Sincerely,


Pamela Buckley, PhD
Director and Co-Principal Investigator
Blueprints Initiative
Institute of Behavioral Science
University of Colorado Boulder
Pamela.Buckley@Colorado.edu


Karl G. Hill, PhD
Principal Investigator
Blueprints Initiative
Institute of Behavioral Science
University of Colorado Boulder
Karl.Hill@Colorado.edu

Reference: Buckley, P. R., Fagan, A., Pampel, F. & Hill, K. (2020). Making evidence-based interventions relevant for users: A comparison of requirements for dissemination readiness across program registries. Evaluation Review, 44(1), 51-83. https://doi.org/10.1177/0193841X20933776

Blueprints for Healthy Youth Development is hosted by the University of Colorado Boulder, Institute of Behavioral Science, with current funding from Arnold Ventures and former funding from the Annie E. Casey Foundation. Each intervention included in the Blueprints database has been reviewed carefully by an independent advisory panel that looked at research on the intervention’s impact, practical focus and potential for implementation in public systems.

Featured Model Plus Program
GenerationPMTO

Blueprints Certified: 2020 (Moved from Model to Model Plus)

Ages Served: Early Childhood (3-4) – Preschool, Late Childhood (5-11) – K/Elementary, Early Adolescence (12-14) – Middle School, Late Adolescence (15-18) – High School 

Program Outcomes: Antisocial-aggressive Behavior, Conduct Problems, Delinquency and Criminal Behavior, Emotion Regulation, Externalizing, Internalizing, Positive Social/Prosocial Behavior.  
 

A family training program that aims to teach effective family management skills in order to reduce antisocial and problematic behavior in children through trainings implemented in a variety of formats and settings.

Learn more > >

Featured Promising Program
Bounce Back

Blueprints Certified: 2020

Ages Served: Late Childhood (5-11) – K/Elementary

Program Outcomes: Anxiety, Emotional Regulation, Post Traumatic Stress Disorder (PTSD).
 

Bounce Back is a school- and group-based program designed to improve symptoms of posttraumatic stress, depression, and anxiety among children with posttraumatic stress symptoms.

Learn more > >

Blueprints Interventions in the News
In case you have missed them, here are a few newspaper articles and web postings that feature activities of some Blueprints-certified interventions:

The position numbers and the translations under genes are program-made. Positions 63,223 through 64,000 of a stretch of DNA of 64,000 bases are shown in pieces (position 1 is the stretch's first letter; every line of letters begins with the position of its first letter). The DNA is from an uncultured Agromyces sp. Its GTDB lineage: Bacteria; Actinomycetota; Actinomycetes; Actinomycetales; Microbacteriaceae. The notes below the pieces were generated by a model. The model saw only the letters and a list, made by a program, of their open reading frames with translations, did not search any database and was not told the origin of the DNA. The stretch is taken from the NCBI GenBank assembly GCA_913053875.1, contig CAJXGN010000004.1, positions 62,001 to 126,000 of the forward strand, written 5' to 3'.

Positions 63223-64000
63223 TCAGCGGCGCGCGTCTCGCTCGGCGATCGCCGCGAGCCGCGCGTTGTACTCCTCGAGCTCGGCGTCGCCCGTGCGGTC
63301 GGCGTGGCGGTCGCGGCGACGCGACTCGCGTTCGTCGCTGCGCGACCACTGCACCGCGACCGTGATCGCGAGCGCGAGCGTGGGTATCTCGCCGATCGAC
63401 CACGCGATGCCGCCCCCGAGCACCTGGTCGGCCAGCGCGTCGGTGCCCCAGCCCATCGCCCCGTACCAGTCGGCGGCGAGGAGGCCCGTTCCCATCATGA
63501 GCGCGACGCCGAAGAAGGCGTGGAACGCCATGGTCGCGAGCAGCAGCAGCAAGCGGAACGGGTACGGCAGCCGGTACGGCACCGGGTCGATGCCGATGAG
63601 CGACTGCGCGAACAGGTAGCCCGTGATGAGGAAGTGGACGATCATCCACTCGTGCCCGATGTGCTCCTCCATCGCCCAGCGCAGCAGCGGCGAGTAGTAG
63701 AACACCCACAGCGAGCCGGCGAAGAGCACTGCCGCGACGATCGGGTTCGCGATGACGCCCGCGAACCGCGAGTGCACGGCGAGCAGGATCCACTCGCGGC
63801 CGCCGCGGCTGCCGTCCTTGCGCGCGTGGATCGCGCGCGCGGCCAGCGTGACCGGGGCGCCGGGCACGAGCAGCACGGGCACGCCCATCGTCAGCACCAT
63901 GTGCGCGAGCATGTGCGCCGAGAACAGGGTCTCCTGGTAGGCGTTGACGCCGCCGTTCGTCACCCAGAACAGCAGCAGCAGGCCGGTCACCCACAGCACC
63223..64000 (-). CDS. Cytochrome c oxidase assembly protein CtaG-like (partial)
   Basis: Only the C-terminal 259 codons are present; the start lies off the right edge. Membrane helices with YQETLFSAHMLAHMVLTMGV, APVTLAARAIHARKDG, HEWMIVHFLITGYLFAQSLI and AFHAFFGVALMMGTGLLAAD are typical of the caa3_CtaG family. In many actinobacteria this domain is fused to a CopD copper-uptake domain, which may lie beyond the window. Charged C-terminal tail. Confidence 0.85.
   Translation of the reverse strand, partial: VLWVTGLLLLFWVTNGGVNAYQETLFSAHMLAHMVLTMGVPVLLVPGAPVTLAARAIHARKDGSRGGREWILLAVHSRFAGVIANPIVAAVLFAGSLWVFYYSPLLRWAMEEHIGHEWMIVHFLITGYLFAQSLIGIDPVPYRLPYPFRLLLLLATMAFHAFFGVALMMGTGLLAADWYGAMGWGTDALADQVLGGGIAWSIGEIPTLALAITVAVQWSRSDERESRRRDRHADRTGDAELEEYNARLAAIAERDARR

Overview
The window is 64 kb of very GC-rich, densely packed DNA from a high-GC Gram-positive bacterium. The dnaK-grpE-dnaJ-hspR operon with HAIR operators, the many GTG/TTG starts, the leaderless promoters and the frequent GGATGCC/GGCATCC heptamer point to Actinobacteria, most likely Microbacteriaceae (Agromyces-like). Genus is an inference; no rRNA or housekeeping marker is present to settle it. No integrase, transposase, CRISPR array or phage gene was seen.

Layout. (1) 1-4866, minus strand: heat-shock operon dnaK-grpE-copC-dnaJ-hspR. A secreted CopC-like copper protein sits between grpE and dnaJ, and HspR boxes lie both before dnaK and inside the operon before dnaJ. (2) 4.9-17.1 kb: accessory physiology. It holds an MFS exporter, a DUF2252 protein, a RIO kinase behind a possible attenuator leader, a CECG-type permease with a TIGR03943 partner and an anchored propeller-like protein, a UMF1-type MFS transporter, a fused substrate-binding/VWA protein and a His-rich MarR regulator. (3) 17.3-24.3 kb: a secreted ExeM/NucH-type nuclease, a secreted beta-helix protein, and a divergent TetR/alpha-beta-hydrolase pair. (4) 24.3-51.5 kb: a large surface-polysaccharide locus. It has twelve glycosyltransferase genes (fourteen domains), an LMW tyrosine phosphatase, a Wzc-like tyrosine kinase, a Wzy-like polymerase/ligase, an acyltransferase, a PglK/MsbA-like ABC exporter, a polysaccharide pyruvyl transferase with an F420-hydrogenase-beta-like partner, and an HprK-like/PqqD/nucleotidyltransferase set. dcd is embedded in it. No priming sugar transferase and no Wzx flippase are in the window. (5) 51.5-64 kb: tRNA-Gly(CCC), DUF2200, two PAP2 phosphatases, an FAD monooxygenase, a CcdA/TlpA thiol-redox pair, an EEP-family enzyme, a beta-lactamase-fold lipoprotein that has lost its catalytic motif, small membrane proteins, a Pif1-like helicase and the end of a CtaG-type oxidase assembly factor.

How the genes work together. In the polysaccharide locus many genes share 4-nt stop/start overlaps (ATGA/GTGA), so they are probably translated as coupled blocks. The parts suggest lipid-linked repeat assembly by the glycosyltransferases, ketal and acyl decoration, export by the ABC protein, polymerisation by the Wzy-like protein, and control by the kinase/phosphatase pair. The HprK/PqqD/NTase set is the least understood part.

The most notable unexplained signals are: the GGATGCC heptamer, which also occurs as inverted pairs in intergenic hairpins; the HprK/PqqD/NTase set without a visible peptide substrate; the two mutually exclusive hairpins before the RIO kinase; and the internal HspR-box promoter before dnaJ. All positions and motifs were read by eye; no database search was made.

• Child First (a Blueprints promising program) is a home visitation program that works to heal and protect young children and their families from the devastating effects of chronic stress and trauma. With a $700,000 grant awarded in 2018, The Duke Endowment is supporting a randomized controlled trial of Child First in eastern North Carolina. Arnold Ventures is providing funding to study Child First in Connecticut. MDRC is conducting research in both states and Meghan McCormick (an MDRC research associate) explains more about evaluating Child First and about finding a silver lining in COVID-19. Go here to read the full interview.
  • Big Brothers Big Sisters of America (BBBSA) is a Blueprints promising program that matches an adult volunteer mentor with an at-risk child or adolescent to delay or reduce antisocial behaviors and improve academic success. Emily Johnson, CEO of BBBS of Southwest Idaho, says their chapter is matching kids with adult mentors based on compatibility. Go here to learn more about the procedures BBBS of Southwest Idaho is following to help mentors and mentees interact while ensuring the safe continuity of programming during the COVID-19 outbreak.
  • The Communities That Care (CTC) chapter of West Chester (a township in Pennsylvania) is providing resources for parents to help them deal with the challenges the COVID-19 pandemic has presented. CTC (a Blueprints promising program) is a prevention system designed to reduce levels of adolescent delinquency and substance use through the selection and use of effective preventative interventions. The CTC chapter of West Chester has dedicated its 2021 Parent Speaker series to the topic of emotional health to keep parents connected, and to offer concrete solutions concerning today’s parenting challenges. To learn more about the speaker series and the efforts being made by the West Chester CTC chapter, go here.
  • The Pace Center for Girls in Alachua (a county in Florida) recently received a $5,000 Golden Grant award from the North Florida McDonald’s Operators Association. Pace Center for Girls (a Blueprints Promising program) is a set of gender-responsive prevention and early intervention programs for girls with multiple risk factors for juvenile justice system involvement, which uses a holistic approach to re-engage girls with learning, improve academic performance, and address underlying trauma. Natalya Bannister, the executive director for Pace Center for Girls Alachua, says the program was vulnerable due to the COVID-19 pandemic and that the funds will go towards supporting their reading initiatives. Go here to learn more.

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Our mailing address is:
University of Colorado Boulder | Institute of Behavioral Science
483 UCB, Boulder, CO 80309